The wild-card nature of Trump’s presidency is amplified in Europe by the continent’s own internal pressures. Nowhere are those tensions more on display than in the talks over Britain’s departure from the European Union. British Prime Minister Theresa May will hold a one-on-one meeting with Merkel as the Germans call for stiff penalties as the price of Britain’s exit.

Wolfgang Schäuble, Germany’s finance minister, laid out a tough bargaining position with Britain in an interview with the Financial Times. He insisted that any deal would mean that London must still pay billions into the E.U. budget beyond its exit date, perhaps stretching to 2030. He also said Britain should be prepared to see financial services industries flee London in favor of cities such as Frankfurt so that they can more easily work with the European Union.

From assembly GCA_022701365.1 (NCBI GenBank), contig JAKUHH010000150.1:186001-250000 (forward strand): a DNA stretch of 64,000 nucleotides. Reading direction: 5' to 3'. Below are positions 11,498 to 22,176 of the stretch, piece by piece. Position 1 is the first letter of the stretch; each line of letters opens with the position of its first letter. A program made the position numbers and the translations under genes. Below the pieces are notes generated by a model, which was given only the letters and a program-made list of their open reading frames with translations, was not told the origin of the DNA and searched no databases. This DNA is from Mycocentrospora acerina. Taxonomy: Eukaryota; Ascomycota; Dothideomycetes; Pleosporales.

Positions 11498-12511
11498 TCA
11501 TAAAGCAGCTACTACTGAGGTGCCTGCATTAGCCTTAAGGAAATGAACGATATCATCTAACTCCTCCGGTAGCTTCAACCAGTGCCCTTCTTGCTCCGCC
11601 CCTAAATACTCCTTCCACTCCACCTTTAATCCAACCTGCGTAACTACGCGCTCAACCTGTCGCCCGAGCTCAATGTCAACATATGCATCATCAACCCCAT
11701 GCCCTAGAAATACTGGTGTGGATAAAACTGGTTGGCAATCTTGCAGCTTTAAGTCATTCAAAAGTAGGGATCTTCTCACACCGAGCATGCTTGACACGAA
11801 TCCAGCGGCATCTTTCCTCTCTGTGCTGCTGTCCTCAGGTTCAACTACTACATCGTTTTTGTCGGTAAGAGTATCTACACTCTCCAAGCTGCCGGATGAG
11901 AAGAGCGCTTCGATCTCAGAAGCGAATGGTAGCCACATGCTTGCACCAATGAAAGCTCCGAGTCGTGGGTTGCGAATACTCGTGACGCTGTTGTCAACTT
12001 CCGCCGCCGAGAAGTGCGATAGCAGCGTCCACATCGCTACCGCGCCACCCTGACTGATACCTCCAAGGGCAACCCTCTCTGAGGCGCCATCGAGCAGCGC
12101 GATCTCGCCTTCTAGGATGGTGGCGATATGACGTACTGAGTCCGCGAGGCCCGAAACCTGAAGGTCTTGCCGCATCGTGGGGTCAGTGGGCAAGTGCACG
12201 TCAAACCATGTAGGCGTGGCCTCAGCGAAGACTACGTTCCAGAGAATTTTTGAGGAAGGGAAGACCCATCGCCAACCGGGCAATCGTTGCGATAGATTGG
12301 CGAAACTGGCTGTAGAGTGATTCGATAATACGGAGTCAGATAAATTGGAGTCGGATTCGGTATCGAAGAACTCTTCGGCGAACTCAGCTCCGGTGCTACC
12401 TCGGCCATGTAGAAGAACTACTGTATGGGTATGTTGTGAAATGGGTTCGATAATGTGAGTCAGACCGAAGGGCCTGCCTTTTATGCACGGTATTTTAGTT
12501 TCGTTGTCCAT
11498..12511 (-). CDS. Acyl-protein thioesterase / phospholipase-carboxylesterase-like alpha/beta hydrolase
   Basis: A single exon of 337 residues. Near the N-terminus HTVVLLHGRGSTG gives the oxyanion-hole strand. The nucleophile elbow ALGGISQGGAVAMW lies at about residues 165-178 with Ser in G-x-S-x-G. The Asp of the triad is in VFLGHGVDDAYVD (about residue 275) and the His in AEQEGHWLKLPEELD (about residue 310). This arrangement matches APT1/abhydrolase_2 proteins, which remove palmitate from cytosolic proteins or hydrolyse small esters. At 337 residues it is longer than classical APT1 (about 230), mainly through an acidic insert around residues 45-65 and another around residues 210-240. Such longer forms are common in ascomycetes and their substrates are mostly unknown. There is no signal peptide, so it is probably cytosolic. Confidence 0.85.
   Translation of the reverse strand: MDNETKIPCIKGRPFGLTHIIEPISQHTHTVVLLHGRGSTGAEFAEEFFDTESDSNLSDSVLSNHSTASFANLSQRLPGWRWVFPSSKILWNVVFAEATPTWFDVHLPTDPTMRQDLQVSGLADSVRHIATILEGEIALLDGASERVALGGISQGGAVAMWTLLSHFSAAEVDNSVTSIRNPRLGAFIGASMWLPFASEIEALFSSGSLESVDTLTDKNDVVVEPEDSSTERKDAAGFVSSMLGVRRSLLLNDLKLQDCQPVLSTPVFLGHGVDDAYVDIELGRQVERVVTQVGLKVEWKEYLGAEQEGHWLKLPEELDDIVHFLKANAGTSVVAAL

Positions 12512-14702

Particularly after Trump’s election, European leaders are calling for the region to take more responsibility for its own security. This week, German Defense Minister Ursula von der Leyen singled out Britain for being obstructionist as other member states moved to forge a deeper defense alliance, including forming a possible European army.

“The biggest resistance is coming from the British,” von der Leyen told the German weekly Die Zeit. “The USA will always be our most important and closest partner, but we Europeans cannot derive our strength from America’s. . . . Europe must decide whether it wants to shape events or be a pawn.”

Underscoring the heightened concern, European officials are speaking in increasingly stark terms. Manuel Valls, France’s prime minister, issued a dire warning in the German capital on Thursday, calling for Berlin and Paris to quickly forge deals to improve economic growth and generate jobs amid strong challenges from anti-establishment nationalists.

“Europe is in danger of falling apart,” Valls said. “So Germany and France have a huge responsibility.”

Stephanie Kirchner in Berlin and Juliet Eilperin in Lima, Peru, contributed to this report.